SU Endorsements: Freshman Caucus

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Emma Wong and Cynthia Chan

Freshman caucus candidates Emma Wong and Cynthia Tan offer well-developed and thoughtful policies concerning numerous relevant issues at Stuyvesant under the Wong-Tan platform for the 2018-2019 school year.

These issues include problems with leaving the school during free periods, exemption from physical education for student athletes, difficulty connecting to school WiFi past 8:00 a.m., and obstacles students face printing at school. Their ticket demonstrates impressive research and careful consideration. Despite only spending two months at Stuyvesant, Wong and Tan target specific issues that apply to a significant portion of the student body and have important implications on their academic experience. Moreover, the fact that Wong and Tan are aware of the difficulty clubs have accessing WiFi that might be necessary for afterschool activities illustrates that they probably maintain communication with different club leaders and are perhaps participants in these clubs themselves. They are also comfortable voicing opinions, a crucial foundation to a successful campaign.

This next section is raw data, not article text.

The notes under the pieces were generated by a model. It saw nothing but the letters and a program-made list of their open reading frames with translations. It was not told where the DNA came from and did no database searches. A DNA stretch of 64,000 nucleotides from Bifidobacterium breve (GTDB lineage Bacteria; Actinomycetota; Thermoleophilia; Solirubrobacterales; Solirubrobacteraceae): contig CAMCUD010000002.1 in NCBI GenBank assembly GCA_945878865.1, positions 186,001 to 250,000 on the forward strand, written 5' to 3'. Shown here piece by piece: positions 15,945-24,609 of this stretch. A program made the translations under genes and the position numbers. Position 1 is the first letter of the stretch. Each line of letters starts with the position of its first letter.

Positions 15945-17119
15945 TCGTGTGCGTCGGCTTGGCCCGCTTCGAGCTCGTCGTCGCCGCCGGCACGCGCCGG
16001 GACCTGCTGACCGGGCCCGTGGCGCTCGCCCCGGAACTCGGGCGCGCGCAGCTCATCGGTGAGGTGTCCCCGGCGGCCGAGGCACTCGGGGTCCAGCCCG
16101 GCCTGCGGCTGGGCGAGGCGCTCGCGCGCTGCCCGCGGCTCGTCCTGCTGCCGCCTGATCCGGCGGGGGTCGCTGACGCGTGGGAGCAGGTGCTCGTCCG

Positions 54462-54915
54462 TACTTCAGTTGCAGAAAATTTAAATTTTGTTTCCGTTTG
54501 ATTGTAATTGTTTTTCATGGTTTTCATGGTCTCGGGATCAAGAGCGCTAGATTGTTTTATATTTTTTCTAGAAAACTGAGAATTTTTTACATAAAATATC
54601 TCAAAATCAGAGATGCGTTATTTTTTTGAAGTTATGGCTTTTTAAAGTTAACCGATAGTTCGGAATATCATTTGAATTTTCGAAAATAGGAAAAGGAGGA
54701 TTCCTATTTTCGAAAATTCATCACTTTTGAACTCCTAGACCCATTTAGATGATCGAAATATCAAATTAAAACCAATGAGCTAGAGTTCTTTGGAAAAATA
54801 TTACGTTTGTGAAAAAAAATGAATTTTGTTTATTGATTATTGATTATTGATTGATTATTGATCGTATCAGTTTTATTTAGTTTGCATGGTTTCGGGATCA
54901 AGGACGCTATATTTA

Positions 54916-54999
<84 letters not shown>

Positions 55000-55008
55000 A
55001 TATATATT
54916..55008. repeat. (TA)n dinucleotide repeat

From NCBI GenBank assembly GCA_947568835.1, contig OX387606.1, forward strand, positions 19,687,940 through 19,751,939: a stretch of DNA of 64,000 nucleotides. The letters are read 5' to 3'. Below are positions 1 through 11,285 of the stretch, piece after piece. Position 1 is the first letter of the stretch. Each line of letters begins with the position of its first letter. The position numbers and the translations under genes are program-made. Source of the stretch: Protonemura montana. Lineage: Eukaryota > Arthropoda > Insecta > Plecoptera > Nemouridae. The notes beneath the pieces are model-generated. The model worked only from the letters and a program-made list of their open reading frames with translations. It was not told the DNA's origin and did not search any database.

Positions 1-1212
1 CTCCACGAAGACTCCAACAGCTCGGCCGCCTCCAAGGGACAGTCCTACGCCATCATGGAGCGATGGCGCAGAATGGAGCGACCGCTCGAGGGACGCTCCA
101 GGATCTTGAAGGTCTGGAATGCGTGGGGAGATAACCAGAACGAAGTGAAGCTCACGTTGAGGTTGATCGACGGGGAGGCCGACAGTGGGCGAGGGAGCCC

It is commendable that for each issue the Wong-Tan platform identifies, they offer a distinct stance or solution. This reflects a genuine attempt to present a logical plan of action, rather than simply stating complaints with no strategy for correcting the situation, which inevitably results in inaction. They also have alternative solutions in case their initial proposed solutions are flawed.